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  • #2
Your final equation suggests that as r tends to infinity then T tends to zero. Does that sound reasonable?
Your method is essentially right but you have got errors in the details of your equations.

Applying Newton's law of gravity gives a force of [tex]F=-\frac{Gm^2}{r_d^2}[/tex]
Which should be equated to centripetal force (as you rightly did)
[tex]F=-\frac{mv^2}{r_r^2}[/tex]
Notice I have two different distances
rd= distance between centre of spheres
rr= distance between a spheres centre and the midpoint between the spheres
clearly rd=2rr
Your equation for T was wrong and it is more useful to use
[tex]v=\frac{2\pi r_r}{T}[/tex]
 
  • #3
thanks apelling, redoing it i got:

[tex]T=(\frac{4\pi^2r^3}{G})^{1/2}[/tex]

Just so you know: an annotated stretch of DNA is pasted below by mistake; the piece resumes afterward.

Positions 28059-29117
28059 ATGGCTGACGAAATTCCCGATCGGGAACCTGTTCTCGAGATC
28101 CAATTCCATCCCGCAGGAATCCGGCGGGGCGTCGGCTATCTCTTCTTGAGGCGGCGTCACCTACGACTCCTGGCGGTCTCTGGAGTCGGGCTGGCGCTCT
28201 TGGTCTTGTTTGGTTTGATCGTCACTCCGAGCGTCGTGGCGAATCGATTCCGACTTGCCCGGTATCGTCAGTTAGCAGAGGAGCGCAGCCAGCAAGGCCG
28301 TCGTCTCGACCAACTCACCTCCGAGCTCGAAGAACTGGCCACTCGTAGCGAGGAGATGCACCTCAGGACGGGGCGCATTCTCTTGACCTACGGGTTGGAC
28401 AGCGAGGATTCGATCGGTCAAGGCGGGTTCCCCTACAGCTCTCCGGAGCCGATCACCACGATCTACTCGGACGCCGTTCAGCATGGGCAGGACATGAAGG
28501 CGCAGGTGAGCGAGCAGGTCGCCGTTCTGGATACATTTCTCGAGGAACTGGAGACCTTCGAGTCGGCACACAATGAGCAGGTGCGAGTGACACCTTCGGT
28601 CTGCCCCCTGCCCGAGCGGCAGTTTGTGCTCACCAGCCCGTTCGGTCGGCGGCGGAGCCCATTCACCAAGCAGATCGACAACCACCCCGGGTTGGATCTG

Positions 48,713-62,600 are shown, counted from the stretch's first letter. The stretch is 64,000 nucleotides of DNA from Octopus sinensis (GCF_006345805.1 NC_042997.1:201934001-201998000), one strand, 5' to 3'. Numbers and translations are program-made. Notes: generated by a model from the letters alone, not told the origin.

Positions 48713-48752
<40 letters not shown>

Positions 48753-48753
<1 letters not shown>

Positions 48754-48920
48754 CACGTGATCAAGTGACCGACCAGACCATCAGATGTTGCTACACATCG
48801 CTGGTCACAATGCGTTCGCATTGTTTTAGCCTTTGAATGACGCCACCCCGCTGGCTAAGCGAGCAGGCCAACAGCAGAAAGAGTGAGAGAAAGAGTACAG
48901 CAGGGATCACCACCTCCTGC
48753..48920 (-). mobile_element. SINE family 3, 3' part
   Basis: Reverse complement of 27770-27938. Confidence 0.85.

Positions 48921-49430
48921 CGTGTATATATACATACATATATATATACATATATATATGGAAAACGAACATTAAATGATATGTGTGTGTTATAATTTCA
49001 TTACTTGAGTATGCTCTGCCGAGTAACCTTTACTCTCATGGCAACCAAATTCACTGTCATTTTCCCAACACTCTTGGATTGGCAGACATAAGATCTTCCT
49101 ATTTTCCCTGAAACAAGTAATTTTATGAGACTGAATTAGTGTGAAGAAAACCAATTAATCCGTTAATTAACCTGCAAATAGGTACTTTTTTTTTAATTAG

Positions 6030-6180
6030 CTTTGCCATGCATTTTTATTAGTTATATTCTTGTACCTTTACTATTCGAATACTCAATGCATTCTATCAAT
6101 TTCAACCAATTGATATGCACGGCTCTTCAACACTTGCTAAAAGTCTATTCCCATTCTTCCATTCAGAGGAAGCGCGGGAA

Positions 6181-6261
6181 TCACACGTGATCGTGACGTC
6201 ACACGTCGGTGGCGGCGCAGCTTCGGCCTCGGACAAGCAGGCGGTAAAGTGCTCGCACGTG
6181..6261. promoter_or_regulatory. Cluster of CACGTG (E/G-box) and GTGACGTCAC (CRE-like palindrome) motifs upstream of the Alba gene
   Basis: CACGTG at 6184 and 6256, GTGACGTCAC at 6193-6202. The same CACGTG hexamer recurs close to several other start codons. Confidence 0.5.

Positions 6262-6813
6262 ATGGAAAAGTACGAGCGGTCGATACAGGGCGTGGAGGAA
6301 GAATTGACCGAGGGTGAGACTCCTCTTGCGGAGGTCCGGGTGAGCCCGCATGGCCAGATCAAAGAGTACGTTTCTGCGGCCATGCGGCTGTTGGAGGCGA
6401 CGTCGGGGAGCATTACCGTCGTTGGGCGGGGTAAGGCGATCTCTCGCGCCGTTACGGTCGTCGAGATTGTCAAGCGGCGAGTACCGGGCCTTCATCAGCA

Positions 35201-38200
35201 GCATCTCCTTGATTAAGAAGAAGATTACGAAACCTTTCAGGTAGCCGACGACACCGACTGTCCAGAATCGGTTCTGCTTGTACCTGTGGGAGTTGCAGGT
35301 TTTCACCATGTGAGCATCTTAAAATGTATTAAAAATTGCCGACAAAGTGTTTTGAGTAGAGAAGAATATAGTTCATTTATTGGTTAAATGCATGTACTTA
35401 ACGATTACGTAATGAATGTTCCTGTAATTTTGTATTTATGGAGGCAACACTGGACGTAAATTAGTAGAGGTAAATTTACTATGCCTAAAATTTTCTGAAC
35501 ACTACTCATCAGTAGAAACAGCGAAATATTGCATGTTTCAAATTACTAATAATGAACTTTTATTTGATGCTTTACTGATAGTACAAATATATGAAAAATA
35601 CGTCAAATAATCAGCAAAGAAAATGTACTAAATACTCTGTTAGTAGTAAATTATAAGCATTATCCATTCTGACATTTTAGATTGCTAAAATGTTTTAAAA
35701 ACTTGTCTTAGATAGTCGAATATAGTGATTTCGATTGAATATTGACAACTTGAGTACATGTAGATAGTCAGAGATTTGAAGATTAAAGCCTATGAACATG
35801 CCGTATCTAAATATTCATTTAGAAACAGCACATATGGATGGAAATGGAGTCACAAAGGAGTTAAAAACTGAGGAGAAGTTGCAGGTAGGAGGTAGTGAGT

but when I looked at the units, I seem to have a mass unit in there
 
  • #4
You should get

[tex]T=(\frac{16\pi^2r^3}{Gm})^{1/2}[/tex]

With r being the distance between the centre of a sphere and the midpoint about which the spheres rotate.


Now I suspect you need to replace the mass m with density x volume of a sphere. This introduces another distance: the radius of the sphere. For minimum time period the orbital radius r should be a minimum. What is the smallest it can be?
 
  • #5
Oh, thanks...back to work then! Wow, you got to be really careful when doing these problems in this book!
 
  • #6
alright I'm so close now...i realize the mistake i made before was adding the masses rather than squaring. my answer now is like yours except i have a 4 in place of your 16